Using the approach outlined here, piping engineers can select the most appropriate bolt-tightening technique based on pressure class and flange size, and calculate the required torque or tool pressure if hydraulic tensioning tools are used
In the majority of industrial plants, flanged connections are used in metallic piping systems (Figure 1). The applied flanges comply with ASME B16.5 . Achieving a proper preload in the bolts of a gasketed, bolted-flanged joint during joint assembly is considered crucial for its optimized performance. To realize this, various bolt-tightening techniques are available for the flange fitter. Applying appropriate tightening depends on bolt size and pressure class of the flange proper. In addition to other aspects with regard to bolted joints and their sealing performance, the appropriate and prudent choice must be made of the tightening tool and the bolt load that must be realized during assembly. This article is intended as a practical guideline for piping mechanical engineers and focuses in particular on two specific aspects, namely:
- A selection chart that provides a demarcation between various tightening methods of bolts in standard flange connections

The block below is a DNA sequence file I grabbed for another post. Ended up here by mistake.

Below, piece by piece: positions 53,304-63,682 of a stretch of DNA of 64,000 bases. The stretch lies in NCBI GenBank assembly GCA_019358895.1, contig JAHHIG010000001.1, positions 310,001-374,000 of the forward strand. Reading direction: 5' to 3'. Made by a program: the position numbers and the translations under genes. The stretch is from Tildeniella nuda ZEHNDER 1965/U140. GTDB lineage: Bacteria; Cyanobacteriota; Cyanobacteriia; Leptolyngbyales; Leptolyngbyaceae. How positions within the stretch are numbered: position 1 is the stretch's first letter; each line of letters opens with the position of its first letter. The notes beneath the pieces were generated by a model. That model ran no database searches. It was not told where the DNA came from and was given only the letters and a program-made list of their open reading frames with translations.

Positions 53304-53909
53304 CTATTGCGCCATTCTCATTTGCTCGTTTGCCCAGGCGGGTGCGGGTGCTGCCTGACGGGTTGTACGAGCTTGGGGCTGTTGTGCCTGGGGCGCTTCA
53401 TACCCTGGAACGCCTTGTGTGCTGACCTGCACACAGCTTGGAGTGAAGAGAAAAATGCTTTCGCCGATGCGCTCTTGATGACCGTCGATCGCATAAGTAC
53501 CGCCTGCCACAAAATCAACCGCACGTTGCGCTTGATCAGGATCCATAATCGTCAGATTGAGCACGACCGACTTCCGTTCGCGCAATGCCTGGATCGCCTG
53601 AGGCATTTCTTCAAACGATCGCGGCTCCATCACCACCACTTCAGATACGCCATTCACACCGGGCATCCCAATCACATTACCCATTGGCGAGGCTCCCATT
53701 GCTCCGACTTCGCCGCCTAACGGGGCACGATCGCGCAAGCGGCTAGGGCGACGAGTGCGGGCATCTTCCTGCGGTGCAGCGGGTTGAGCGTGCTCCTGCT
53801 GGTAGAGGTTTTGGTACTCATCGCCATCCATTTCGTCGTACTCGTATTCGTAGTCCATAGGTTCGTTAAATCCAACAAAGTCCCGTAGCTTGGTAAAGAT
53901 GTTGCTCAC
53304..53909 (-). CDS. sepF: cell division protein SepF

- An algorithm that enables the engineer involved in the design to determine the target bolt load from which the required torque or tension force can be derived
The approach described here offers the piping mechanical engineer the opportunity to select and differentiate among bolt tightening techniques for extensive piping systems based on pressure class and flange diameters. In addition, the option is offered to determine the required torque or the tool pressures if hydraulic tensioning tools are used.
Using this approach in practice, it has been shown that costs can be saved on flange assembly work without compromising safety and reliability.
Bolt tightening selection chart
The selection chart shown in Table 1 shows the demarcation between three different bolt-tightening techniques for standard ASME B16.5 flanges. One can see that as the pressure class increases, the tightening method becomes more critical.
Table 2 is a further elaboration of Table 1, and includes the number of bolts (#) and the bolt size (size), with a color marking indicating the recommended tool type.
Background and scope
The selection chart (Tables 1 and 2) was developed in the late 1980s at the request of the maintenance engineering department of a large exploration and production company located in the Netherlands. The core business of that company is exploring for and production of oil and gas, both onshore and offshore. The scope of the selection chart had to extend to piping pressure classes 150 to 2,500. Applicable flange materials are, successively: carbon steel, austenitic stainless steel and austenitic-ferritic (duplex) stainless steel. The chart is applicable for temperatures up to 200°C for all piping class materials. The concerned stud bolt materials are provided in Table 3.